Hohennagold Castle is a ruined castle overlooking the Black Forest town of Nagold. The ruins represent a relatively well-preserved 12th-century castle. The keep behind the curtain walls, a tower in the north-western corner of the complex as well as the outer ward with half-round and angular towers, are still visible. Around the castle there appears to have been a moat.
An early medieval fortification was possibly erected at the location of the future castle around 750 by Count Ruodbrecht, one of Charlemagne"s uncles. The original castle was built around 1100 by the Counts of Nagold, who became the Counts palatine of Tübingen in 1145. The castle complex was extensively expanded between 1153 and 1162.
In the middle of the 13th century the castle passed into the possession of the Counts of Hohenberg. Thereafter, one branch of this family called itself Counts of Nagold and had the castle transformed into their residence in the 13th and 14th century. In 1364 the sold the castle to the Counts of Württemberg. The new owners added bastions and towers to the outer ward and had the castle occupied by their ministeriales. Towards the end of the Thirty Years" War, the castle was conquered by Bavarian troops in 1645 and severely damaged. In 1646 the remnants of the castle were pulled down.
In 1945 the northwest tower was destroyed by a low-level attack carried out by Allied planes. The castle remains were tentatively restored after World War II, trying to preserve the castle as a ruin.References:
Czocha Castle is located on the Lake Leśnia, what is now the Polish part of Upper Lusatia. Czocha castle was built on gneiss rock, and its oldest part is the keep, to which housing structures were later added.
Czocha Castle began as a stronghold, on the Czech-Lusatian border. Its construction was ordered by Wenceslaus I of Bohemia, in the middle of the 13th century (1241–1247). In 1253 castle was handed over to Konrad von Wallhausen, Bishop of Meissen. In 1319 the complex became part of the dukedom of Henry I of Jawor, and after his death, it was taken over by another Silesian prince, Bolko II the Small, and his wife Agnieszka. Origin of the stone castle dates back to 1329.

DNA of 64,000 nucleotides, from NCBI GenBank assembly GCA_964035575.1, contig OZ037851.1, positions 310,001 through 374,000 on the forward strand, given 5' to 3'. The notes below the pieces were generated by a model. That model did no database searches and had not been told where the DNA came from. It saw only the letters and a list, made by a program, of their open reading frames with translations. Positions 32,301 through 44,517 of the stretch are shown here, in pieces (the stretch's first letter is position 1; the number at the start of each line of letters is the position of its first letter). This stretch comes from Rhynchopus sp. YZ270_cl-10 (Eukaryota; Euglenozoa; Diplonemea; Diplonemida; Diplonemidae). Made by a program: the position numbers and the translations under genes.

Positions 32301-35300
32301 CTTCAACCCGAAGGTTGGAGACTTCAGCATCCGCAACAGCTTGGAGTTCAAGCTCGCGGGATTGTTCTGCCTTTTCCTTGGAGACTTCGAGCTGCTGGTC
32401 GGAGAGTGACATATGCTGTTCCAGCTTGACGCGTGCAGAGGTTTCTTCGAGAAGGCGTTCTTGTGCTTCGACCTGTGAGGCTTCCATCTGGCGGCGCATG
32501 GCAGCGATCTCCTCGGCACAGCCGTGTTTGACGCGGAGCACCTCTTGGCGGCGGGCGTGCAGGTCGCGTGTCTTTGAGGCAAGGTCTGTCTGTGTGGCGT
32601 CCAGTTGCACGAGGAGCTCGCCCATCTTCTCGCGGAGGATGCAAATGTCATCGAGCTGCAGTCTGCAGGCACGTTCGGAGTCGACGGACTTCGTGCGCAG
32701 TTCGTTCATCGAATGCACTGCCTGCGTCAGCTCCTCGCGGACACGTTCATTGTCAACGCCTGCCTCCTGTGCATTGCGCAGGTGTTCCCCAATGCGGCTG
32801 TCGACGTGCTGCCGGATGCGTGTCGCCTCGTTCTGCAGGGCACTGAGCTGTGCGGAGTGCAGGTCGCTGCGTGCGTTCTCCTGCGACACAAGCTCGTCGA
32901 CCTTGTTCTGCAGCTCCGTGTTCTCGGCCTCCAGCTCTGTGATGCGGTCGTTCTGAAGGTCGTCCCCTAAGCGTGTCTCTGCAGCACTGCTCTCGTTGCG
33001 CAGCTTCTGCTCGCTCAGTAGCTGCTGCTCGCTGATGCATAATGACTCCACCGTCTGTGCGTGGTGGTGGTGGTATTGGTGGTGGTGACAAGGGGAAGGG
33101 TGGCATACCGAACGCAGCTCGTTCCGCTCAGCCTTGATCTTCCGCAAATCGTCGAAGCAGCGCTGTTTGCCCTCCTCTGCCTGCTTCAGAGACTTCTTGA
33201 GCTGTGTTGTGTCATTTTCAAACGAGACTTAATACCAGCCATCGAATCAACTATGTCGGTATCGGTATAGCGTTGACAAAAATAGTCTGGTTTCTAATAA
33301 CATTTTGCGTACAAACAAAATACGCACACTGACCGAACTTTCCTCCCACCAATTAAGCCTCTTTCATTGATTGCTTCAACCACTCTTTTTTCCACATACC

In the mid-14th century, Czocha Castle was annexed by Charles IV, Holy Roman Emperor and King of Bohemia. Then, between 1389 and 1453, it belonged to the noble families of von Dohn and von Kluks. Reinforced, the complex was besieged by the Hussites in the early 15th century, who captured it in 1427, and remained in the castle for unknown time (see Hussite Wars). In 1453, the castle was purchased by the family of von Nostitz, who owned it for 250 years, making several changes through remodelling projects in 1525 and 1611. Czocha's walls were strengthened and reinforced, which thwarted a Swedish siege of the complex during the Thirty Years War. In 1703, the castle was purchased by Jan Hartwig von Uechtritz, influential courtier of Augustus II the Strong. On August 17, 1793, the whole complex burned in a fire.
In 1909, Czocha was bought by a cigar manufacturer from Dresden, Ernst Gutschow, who ordered major remodelling, carried out by Berlin architect Bodo Ebhardt, based on a 1703 painting of the castle. Gutschow, who was close to the Russian Imperial Court and hosted several White emigres in Czocha, lived in the castle until March 1945. Upon leaving, he packed up the most valuable possessions and moved them out.
After World War II, the castle was ransacked several times, both by soldiers of the Red Army, and Polish thieves, who came to the so-called Recovered Territories from central and eastern part of the country. Pieces of furniture and other goods were stolen, and in the late 1940s and early 1950s, the castle was home to refugees from Greece. In 1952, Czocha was taken over by the Polish Army. Used as a military vacation resort, it was erased from official maps. The castle has been open to the public since September 1996 as a hotel and conference centre. The complex was featured in several movies and television series. Recently, the castle has been used as the setting of the College of Wizardry, a live action role-playing game (LARP) that takes place in their own universe and can be compared to Harry Potter.